Big Bend Hospice

Big Bend Hospice is an organization that focuses on positively impacting the way a community experiences serious illness or grief. Specifically, The Big Bend Hospice Bereavement Department focuses on supporting anyone in the community that is affected by the death of a loved one. They are able to reach this goal in a variety of ways; individual counseling, group counseling, remembrance events, crisis support, education, and consultation.

In regards to Dance Marathon, a majority of the funds received go towards a subset of the Bereavement Department. This subset, the Youth Bereavement Services division, uses funds to support monthly children and teen nights at Big Bend Hospice, school-based grief support groups in Leon and surrounding counties, crisis support to local schools or agencies in the event of sudden loss, educational material to give to other adults learning about and supporting grieving young people, and attendance for staff at an annual National Symposium on Children’s Grief. In addition, some of the funds also go to support Survivors of Suicide, a monthly group meeting, and Lighting the Darkness, an annual event that supports those who have lost loved ones to suicide. Camp Woe-BE-Gone and Teen Woe-Be-Gone are also two camps that are funded through Dance Marathon Contributions. These camps are annual grief retreats held for children and teens that have experienced the death of a loved one.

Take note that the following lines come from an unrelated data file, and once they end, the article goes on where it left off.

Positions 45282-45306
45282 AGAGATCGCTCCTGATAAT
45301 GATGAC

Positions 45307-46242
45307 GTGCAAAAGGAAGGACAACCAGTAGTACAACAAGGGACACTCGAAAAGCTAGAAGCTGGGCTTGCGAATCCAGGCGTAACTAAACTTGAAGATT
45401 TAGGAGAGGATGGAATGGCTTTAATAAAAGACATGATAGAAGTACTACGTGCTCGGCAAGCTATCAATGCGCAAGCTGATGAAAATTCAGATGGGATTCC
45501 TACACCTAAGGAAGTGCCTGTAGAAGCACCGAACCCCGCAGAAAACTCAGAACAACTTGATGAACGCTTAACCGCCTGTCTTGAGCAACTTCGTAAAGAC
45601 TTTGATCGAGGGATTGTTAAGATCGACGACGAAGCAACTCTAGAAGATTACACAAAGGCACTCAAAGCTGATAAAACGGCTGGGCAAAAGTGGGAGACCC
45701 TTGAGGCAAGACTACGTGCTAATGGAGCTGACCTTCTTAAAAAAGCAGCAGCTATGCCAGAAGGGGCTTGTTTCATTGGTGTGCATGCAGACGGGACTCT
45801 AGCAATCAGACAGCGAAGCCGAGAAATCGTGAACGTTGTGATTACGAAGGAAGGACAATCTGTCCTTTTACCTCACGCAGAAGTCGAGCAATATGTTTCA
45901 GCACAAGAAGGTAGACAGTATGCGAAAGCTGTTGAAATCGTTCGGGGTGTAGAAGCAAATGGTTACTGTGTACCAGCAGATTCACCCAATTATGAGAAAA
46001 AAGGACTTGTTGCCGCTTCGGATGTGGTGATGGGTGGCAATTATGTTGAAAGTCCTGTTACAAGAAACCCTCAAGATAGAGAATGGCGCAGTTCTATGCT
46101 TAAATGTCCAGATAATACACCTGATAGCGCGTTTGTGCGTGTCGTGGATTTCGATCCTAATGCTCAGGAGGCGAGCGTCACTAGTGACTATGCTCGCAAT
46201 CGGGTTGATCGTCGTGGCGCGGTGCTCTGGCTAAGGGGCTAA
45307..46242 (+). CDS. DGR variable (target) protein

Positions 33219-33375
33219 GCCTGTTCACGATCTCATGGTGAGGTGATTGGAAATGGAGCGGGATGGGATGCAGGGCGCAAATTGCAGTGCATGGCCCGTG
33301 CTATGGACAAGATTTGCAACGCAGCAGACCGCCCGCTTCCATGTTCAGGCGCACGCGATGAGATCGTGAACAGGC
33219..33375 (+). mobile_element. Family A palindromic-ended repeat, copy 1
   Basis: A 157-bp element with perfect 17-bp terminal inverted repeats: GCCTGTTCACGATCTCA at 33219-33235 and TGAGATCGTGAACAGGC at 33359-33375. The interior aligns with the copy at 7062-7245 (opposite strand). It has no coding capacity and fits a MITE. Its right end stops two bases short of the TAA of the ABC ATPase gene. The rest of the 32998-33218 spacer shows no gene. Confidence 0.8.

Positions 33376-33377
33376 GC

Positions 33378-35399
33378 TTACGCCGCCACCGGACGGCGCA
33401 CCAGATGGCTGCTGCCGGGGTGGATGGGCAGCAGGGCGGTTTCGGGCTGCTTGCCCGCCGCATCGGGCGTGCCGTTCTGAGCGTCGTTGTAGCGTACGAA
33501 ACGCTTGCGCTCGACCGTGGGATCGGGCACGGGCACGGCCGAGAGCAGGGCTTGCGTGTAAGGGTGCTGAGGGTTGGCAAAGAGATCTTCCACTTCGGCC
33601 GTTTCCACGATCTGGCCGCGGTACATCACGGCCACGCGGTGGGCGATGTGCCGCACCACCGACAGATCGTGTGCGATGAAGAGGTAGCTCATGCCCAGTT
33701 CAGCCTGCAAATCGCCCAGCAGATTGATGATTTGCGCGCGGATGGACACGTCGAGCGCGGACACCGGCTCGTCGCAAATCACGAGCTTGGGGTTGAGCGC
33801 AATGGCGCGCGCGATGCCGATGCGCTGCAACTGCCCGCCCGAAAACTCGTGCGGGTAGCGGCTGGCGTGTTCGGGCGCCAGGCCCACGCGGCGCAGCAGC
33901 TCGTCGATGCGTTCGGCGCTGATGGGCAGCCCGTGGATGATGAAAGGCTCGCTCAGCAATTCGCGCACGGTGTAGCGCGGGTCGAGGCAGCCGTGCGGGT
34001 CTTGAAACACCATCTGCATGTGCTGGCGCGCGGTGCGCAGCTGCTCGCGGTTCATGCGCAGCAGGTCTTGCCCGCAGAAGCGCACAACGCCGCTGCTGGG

Bond Community Health Center

The Bond Community Health Center’s main goal is to improve the quality of life within the community. Bond provides a patient-centered approach to quality primary and preventive healthcare services for residents of Leon, Gadsden, Wakulla, Jefferson, Taylor, Franklin, Liberty and Madison counties. Support services ranging from eligibility assistance and transportation, to helping people learn ways to eat healthier and live a longer life are available. Providing access to the highest quality comprehensive family health services with particular concern for the lower socioeconomic groups, regardless of their ability to pay is our mission.